Farmers Accuse Mining Company of Threatening Land Grab

Some 300 farmers protested for a second day at their local commune office in Preah Vihear province Thursday against a mining company they accuse of threatening to steal their land unless they accepted its compensation offer to relocate.

The Ministry of Industry, Mines and Energy granted the firm TPBTV Development a license to explore for marble in Rovieng district’s Romdoh commune on November 20, according to a copy of the license. The dispute arose after the firm’s attempts to acquire additional land beyond the licensed area’s borders.

Koun Sokun, one of the protesters, said 278 affected families were refusing the firm’s offer of $1,000 per hectare to move off their land, and that company representatives had begun threatening to take their land anyway.

“We protested today to demand that the company move out of this area because the stone exploration project will affect our farming,” said Mr. Sokun, who has been farming on his land since 2005.

“We strongly oppose the stone exploration company because the people’s living standards depend on their farmland.”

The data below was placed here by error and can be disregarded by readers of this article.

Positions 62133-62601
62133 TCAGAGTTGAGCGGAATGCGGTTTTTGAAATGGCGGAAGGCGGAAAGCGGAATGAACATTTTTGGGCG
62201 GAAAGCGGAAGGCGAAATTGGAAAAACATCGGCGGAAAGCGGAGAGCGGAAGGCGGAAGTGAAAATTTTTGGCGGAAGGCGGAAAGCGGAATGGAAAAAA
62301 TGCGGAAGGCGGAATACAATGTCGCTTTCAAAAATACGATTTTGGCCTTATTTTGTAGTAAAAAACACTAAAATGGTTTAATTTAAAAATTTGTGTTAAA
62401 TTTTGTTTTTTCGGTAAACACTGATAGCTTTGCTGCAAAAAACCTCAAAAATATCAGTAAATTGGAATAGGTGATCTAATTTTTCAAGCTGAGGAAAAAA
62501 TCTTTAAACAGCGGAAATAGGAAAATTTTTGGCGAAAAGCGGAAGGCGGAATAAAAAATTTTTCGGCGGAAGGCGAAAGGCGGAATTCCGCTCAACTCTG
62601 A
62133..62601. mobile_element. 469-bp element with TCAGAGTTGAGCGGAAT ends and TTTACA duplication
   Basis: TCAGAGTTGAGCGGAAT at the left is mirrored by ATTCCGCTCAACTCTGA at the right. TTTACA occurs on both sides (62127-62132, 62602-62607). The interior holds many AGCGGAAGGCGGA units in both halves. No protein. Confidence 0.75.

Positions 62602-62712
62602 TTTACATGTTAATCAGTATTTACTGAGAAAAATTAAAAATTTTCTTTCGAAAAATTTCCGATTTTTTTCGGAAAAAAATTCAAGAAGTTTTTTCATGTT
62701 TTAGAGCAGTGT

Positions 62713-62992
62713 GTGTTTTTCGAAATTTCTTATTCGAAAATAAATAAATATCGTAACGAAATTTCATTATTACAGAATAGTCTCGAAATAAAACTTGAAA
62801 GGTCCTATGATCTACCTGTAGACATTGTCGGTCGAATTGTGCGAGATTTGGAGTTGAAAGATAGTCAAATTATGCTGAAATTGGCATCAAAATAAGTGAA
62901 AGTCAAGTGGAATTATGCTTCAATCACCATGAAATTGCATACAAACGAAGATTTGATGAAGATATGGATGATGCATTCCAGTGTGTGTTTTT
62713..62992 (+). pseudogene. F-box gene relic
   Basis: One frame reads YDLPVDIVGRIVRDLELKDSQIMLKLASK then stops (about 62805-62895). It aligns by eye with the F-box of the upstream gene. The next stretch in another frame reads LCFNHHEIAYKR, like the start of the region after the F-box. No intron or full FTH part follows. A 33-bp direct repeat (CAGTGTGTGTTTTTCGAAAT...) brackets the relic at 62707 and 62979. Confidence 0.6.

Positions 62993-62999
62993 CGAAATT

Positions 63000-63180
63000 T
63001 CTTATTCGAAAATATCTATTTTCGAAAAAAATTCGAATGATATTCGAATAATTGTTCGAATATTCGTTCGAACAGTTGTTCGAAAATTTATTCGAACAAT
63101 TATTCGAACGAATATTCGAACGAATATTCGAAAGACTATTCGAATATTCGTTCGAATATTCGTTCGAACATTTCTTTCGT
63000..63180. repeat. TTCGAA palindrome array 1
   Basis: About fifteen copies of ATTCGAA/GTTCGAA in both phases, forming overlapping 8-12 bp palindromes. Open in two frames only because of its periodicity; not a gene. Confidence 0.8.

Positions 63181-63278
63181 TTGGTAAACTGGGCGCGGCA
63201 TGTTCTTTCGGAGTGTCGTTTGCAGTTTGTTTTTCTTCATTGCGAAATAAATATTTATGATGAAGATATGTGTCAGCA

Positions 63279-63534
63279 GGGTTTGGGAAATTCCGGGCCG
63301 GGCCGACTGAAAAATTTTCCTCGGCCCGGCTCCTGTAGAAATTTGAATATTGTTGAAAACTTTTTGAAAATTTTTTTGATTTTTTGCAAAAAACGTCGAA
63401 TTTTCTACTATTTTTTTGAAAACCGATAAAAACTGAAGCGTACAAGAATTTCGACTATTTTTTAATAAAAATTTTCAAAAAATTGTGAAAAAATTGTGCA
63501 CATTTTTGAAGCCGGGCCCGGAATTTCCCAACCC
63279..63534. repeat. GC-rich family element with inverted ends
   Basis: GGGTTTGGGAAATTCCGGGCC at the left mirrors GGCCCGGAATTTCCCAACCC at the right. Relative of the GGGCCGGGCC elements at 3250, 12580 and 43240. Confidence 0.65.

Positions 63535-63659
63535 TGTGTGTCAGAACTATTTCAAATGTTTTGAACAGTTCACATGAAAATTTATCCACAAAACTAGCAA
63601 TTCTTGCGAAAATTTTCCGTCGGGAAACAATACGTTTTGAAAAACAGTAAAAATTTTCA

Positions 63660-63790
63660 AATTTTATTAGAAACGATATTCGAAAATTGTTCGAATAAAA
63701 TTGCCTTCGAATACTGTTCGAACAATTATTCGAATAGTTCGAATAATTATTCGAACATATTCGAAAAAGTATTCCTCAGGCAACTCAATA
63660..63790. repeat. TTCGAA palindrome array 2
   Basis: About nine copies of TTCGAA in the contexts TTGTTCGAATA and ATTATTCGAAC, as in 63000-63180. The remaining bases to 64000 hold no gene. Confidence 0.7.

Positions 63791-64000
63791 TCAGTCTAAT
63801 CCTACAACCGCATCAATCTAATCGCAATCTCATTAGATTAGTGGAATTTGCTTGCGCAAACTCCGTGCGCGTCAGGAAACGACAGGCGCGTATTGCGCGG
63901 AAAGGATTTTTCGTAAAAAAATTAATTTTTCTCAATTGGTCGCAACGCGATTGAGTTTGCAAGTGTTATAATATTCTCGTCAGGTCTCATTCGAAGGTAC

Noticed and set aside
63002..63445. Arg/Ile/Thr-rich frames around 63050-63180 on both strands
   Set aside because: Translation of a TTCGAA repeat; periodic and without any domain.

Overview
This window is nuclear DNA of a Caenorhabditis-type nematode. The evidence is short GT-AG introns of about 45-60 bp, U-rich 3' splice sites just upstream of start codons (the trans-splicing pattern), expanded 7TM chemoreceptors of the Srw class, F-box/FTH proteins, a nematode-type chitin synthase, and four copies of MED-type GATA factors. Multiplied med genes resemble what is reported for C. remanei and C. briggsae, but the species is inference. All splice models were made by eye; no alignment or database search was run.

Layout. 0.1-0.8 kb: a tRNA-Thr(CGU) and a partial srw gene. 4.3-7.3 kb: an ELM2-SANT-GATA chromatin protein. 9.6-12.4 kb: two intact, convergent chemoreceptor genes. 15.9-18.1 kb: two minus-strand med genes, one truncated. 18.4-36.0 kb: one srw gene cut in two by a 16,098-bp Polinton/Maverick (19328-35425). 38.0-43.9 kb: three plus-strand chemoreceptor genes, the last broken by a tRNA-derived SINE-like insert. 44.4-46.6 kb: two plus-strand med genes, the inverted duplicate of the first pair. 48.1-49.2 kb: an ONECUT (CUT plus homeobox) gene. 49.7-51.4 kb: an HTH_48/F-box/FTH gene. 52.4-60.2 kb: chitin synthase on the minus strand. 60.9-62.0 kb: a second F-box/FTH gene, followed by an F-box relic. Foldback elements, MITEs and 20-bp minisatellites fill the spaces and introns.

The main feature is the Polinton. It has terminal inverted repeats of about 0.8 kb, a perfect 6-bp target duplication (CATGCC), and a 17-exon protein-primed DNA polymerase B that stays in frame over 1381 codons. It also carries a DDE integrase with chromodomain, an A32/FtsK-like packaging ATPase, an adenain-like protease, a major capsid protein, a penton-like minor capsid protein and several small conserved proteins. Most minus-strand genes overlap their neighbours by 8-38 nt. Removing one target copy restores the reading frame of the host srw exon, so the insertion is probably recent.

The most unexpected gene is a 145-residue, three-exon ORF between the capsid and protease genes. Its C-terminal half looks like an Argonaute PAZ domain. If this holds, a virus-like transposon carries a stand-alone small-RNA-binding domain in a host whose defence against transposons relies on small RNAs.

Commune chief Sam Phearak said Thursday’s protest in front of his office was the second since Sunday.

“I think that the firm will harm those families who own farmland if the upper levels [of government] have no solution for them,” he said.

TPBTV owner Kim Sophin confirmed that she was recently granted the exploration license but said the land dispute was no concern of hers.

“I have no idea how to find a solution for these people because the ministry gave this land to my company,” she said before declining further comment and referring additional questions to her manager, Sin Nhor.

Mr. Nhor confirmed that the firm was offering $1,000 per hectare to acquire land outside the licensed 9,000-hectare area but denied that landowners were being coerced into accepting.

“We do not use the word ‘buy,’ but we planned to pay $1,000 for compensation,” he said. “But we would be able to pay $1,500 after negotiations with all the villagers.”

Kong Makara, who heads the provincial government’s industry, mines and energy department, said he would ask the central government to intervene and settle the dispute.

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